Jackson Ude, publisher of Point-Blank News, alleged on Twitter that the CJN told Tinubu to prepare for a rerun of the election.
However, Festus Akande, spokesperson of the supreme court, said there was “no iota of truth” in the claim.
Also, another Twitter user claimed that Boloukuoromo Ugo, justice of the court of appeal, had withdrawn his membership of the presidential election petition court citing “demands to knee-cap democracy”.
Sani alleged that the judge, in his withdrawal letter, said he was asked to “cripple the independence of the judiciary” by ruling in favour of a certain political candidate believed to be President Tinubu.
Again, the allegation was dismissed by the court.
A July 18 post on Facebook claimed that the court had declared Obi the winner of the 2023 election.
The post which has now been deleted claimed the court took the decision because Obi met the 25% threshold in the FCT.
Mary Peter-Odili, a retired justice of the supreme court, also denied allegations that she was negotiating with judges of the court of appeal and the apex court to ensure that Tinubu gets a favourable judgment at the tribunal.
Recently, billboards across the country with the inscription “All Eyes On The Judiciary” were destroyed.
According to the Advertising Regulatory Council of Nigeria (ARCON), “a matter being jus pendis and awaiting judicial pronouncement is, by virtue of the Nigerian legal system, precluded from being a subject of public statement, debate, discussion, advertisement…”
Similarly, Babatunde Fashola, former minister of works and housing, was accused of working with some lawyers of the APC to draft a favourable judgement for the presidential tribunal which would be handed to the judges.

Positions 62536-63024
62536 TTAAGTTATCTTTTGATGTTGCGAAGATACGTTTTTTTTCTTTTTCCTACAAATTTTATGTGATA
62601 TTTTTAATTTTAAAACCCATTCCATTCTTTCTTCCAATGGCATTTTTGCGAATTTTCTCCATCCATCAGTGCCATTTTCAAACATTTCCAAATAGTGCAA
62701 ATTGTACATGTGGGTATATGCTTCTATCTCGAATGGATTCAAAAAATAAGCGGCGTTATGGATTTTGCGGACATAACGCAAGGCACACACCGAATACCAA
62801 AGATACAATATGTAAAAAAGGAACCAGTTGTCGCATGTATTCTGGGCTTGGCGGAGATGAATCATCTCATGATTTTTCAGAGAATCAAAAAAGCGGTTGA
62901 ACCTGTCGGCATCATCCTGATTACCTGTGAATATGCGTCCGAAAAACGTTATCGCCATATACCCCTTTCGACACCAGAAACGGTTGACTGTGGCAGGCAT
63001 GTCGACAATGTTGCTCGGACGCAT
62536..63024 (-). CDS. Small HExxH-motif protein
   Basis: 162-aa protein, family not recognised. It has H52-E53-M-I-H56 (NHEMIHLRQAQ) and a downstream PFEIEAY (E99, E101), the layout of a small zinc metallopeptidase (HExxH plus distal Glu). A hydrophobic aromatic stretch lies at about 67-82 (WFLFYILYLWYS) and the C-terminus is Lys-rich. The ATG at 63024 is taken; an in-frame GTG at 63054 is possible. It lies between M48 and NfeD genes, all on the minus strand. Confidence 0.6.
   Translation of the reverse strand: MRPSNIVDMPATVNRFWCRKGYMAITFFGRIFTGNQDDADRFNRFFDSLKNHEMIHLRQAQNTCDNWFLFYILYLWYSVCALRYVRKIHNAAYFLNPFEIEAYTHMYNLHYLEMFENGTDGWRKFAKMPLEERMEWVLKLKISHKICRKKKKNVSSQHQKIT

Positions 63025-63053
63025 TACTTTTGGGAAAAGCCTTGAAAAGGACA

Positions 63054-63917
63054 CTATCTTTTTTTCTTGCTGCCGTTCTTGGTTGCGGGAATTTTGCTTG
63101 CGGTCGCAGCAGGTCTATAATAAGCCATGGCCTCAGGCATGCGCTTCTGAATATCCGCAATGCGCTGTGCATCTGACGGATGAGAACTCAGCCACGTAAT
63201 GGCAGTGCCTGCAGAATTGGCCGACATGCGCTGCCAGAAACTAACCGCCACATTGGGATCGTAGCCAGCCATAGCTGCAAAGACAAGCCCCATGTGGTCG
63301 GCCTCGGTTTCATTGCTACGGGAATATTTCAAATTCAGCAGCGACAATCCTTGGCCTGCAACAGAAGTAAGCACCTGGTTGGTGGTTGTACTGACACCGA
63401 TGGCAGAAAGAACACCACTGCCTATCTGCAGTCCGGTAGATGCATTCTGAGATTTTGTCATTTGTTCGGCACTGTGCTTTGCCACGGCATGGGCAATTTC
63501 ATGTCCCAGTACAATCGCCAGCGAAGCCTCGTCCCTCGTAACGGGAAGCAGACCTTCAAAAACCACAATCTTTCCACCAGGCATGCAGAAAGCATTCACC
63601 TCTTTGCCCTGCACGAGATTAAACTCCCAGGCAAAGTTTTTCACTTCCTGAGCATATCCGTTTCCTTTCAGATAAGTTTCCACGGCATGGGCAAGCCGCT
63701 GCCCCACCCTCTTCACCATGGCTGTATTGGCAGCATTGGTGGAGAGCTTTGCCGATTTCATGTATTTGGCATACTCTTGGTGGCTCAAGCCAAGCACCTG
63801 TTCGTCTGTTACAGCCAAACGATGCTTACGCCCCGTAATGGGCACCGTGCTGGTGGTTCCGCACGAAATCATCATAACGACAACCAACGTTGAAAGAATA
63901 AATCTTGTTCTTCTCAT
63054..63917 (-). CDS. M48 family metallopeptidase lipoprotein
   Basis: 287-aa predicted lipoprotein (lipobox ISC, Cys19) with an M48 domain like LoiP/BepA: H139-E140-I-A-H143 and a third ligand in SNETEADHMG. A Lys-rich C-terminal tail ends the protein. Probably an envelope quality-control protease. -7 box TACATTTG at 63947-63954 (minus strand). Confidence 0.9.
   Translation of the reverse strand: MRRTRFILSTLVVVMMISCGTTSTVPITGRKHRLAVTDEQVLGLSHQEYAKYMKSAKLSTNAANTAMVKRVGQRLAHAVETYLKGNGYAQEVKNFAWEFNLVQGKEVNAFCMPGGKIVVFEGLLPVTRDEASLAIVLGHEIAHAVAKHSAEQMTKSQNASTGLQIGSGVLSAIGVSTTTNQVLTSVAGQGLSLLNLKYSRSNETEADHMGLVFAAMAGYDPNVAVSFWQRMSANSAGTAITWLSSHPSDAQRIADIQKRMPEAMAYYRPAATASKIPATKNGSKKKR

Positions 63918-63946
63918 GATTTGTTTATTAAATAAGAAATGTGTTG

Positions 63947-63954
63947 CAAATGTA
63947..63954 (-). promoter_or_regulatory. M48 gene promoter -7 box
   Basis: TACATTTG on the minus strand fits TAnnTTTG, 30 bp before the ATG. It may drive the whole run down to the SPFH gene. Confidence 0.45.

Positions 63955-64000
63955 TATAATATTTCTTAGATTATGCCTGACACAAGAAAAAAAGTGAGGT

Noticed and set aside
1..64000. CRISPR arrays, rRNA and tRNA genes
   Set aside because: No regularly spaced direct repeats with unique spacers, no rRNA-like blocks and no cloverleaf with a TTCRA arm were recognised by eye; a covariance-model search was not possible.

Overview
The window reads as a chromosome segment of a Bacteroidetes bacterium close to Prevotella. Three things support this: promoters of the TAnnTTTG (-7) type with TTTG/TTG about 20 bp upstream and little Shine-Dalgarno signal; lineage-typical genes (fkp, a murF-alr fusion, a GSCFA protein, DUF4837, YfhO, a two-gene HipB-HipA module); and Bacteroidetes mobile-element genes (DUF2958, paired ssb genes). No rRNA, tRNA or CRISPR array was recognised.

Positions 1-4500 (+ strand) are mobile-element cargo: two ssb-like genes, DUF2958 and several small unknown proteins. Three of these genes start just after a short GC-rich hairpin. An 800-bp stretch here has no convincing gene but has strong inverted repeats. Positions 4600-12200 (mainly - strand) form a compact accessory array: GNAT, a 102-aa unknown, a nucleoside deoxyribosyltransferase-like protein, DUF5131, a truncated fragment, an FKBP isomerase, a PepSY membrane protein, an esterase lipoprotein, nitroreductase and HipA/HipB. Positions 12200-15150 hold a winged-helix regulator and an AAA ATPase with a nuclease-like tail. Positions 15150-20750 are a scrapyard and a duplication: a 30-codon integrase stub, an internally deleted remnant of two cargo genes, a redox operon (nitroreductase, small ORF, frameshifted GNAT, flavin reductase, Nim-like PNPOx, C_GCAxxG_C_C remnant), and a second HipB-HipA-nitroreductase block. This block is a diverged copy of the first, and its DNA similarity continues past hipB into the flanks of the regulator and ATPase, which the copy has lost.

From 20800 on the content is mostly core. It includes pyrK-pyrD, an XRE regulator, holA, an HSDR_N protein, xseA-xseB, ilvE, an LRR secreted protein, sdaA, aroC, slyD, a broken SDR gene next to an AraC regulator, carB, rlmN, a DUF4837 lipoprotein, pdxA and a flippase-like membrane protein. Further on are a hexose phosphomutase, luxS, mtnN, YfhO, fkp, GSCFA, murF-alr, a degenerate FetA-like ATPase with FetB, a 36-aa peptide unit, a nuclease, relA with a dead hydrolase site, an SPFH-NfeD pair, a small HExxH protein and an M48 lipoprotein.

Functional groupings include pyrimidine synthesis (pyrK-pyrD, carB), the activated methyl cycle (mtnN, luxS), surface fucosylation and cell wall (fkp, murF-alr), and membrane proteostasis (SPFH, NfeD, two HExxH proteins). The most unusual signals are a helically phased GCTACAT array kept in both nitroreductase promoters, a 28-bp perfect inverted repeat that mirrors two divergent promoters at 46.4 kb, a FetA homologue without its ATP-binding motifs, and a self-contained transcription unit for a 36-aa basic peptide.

Reacting to the claim, the former minister described the allegation as “baseless and defamatory”.
IF THE ELECTION IS UPTURNED
Should the tribunal annul the election of President Tinubu, there is room for an appeal to the supreme court.
The supreme court has 60 days from the date of the delivery of the judgment of the tribunal to hear and dispose of the appeal.
The president cannot be removed from office until the appeal is determined by the supreme court.
The apex court would either affirm Tinubu’s election, affirm another candidate as president or order a rerun – which is unlikely.
No Nigerian president has ever been removed by a court.
In March, Daniel Bwala, a spokesperson of the Atiku campaign, said Nigeria would become the third African country to nullify a presidential election after Kenya and Malawi.
In 2017, Kenya became the third country in the world and the first in Africa to nullify a presidential election after Austria, the Maldives and Russia.
Kenya’s supreme court declared Uhuru Kenyatta’s re-election null and void despite some international observers’ rating of the election as free and fair.
Peter Mutharika, Malawi’s former president, was sacked by a court after being declared winner of the 2019 presidential election that was held in the country.
Citing evidence of irregularities, the court nullified the results of the presidential election and mandated that new elections be held within 150 days.
Mutharika was defeated by Lazarus Chakwera in the rerun.
As things stand, the tribunal has heard arguments from all sides of the petitions, and it is now up to the justices to decide whether there is sufficient evidence to annul Tinubu’s election.
Whatever the outcome of the judgement, it is clear that the presidential election petitions tribunal is facing a difficult decision.
If the tribunal does annul the election, it would be a landmark decision that would have far-reaching implications for Nigerian democracy.